By Susan Forrest
I heard a keynote speech given by a school superintendent this week. He started by discussing a survey of 95 year olds. When asked “What are three things you would do more of if you had the opportunity to do it all again?” they said the following:
- Reflect more.
- Take more risks.
- Do more things that will last long after your gone!
That puts things into perspective. So these 95 year olds all seemed to agree that these were the 3 things they would do more. I don’t think I take a lot of time to reflect. I get something accomplished and move on – unless there is scheduled “reflection” involved – like a debriefing or committee meeting. I used to write in a journal, but somehow life got in the way and I don’t do this much anymore. If reflection is important for the student, it should also be important for the teacher. Building in a habit of “reflection” is important if you want to “reflect more”.
Do I take a lot of risks? I have a hard time answering that. I do try a lot of things in my classroom, but do I really get out there and “live”? What if we did like Jim Carey in the “Yes Man” – said Yes to everything that someone asked us to do? How would that change our lives. Pretty amazing things can happen. Sometimes it does not work out, but at least you tried. I don’t think many people take risks in life. However, I am glad that I am now in a position in my career that I can try new things. Sometimes it works – like using Plickers for “Pre-Lecture Quizzes”. Other times, it does not work – like using Kahoots for a homework assignment. But the more I try different techniques in the classroom, the more I weed out what works and doesn’t work for me. Since I started teaching at Butler, I have been able to refine my teaching and I do think that I have found a sweet spot – but I never quite feel that I have “arrived”. There is always room for improvement. I do “reflect” on how things go and am constantly tweaking what I do, making small improvements even from my Monday class to my Tuesday class. So both reflecting and taking risks can be applied to teaching.
Do more things that will last after you are gone. I think that we do many things in our lives, but do we do many things that will matter much in 10, 15, 25 years? Long after we are gone? So how does this relate to teaching? Do we really do things that make a difference? There are many questions that students have on the first day of class. Where is there classroom? Where do I sit in the classroom? Who is the teacher? How will we be graded? Who is my teacher as a person? Will my teacher treat me as a human being? Students coming into our classrooms really care about the last two – “Who is my teacher as a person?” and “Will my teacher treat me as a human being?” They have to know that you care in order to care about what you are teaching. We do need to take time to get to know our students. Having a conversation with that one student during before class starts, finding out one or two things about them that will not only help you remember their name, but remember the student as a person is so important. These kids coming into our classroom are already beat down by the world. We don’t need to beat them down anymore. So at the heart of the matter, what we teach won’t matter (mostly) to these students in 10, 15, 20 years. What does matter is that you cared and that they knew that you cared. What does matter is that they became a better person because of your class.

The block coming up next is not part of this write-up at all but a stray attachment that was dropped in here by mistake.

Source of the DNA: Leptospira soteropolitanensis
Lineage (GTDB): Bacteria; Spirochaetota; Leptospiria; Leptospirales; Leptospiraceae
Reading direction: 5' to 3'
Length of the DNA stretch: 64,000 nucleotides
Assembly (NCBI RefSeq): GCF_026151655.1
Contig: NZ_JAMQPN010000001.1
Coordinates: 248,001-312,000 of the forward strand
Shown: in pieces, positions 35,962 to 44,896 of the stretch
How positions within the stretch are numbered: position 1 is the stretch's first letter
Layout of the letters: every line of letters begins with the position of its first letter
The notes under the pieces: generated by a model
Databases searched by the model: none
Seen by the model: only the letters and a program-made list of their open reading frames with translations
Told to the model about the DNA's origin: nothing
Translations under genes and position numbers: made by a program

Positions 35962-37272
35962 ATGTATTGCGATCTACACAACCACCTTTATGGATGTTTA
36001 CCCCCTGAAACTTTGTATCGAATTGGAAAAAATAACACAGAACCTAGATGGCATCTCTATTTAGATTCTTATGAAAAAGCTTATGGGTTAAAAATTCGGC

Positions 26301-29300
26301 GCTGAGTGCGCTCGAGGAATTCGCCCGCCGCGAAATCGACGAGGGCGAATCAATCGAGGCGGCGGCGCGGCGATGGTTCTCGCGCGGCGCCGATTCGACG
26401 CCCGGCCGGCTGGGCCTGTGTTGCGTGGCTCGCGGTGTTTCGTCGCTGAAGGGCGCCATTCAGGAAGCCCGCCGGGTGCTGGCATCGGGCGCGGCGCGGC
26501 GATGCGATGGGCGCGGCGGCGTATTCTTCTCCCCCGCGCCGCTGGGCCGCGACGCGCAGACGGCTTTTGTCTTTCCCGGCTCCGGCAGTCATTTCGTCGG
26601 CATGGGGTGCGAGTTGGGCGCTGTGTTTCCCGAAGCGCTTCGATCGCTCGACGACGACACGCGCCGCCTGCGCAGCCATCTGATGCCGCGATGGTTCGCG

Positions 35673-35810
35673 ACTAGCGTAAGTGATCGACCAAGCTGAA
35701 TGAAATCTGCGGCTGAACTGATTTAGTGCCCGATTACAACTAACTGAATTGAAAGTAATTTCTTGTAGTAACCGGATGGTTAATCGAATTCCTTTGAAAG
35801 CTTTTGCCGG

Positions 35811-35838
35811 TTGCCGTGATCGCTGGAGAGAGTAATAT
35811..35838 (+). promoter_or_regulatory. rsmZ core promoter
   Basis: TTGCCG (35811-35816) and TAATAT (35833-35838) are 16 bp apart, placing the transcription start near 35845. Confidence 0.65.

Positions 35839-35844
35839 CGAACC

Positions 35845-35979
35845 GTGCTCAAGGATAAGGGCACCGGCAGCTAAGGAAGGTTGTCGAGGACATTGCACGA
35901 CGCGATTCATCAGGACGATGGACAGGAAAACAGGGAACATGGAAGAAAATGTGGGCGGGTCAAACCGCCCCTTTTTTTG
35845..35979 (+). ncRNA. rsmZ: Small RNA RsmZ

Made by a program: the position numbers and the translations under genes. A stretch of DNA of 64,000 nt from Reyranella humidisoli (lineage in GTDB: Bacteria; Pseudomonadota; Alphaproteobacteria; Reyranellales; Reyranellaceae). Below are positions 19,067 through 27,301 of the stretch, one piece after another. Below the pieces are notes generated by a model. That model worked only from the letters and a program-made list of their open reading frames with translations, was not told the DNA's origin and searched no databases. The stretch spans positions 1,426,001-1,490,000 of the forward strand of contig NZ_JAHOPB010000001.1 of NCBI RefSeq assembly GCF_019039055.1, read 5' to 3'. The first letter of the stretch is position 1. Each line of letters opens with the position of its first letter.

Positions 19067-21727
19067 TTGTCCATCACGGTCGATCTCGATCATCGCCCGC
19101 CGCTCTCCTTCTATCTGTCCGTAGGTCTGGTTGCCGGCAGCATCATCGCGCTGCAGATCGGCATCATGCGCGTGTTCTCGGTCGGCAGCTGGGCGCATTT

My mother was a librarian in the elementary schools for Winfield, El Dorado and Benton before retiring in 2008. We can’t hardly go anywhere but she does not get stopped by a student who stops and explains to their co-workers, friends or family that, “She was MY librarian”. That is the kind of enduring legacy that I want to have when I am old(er) and gray(er).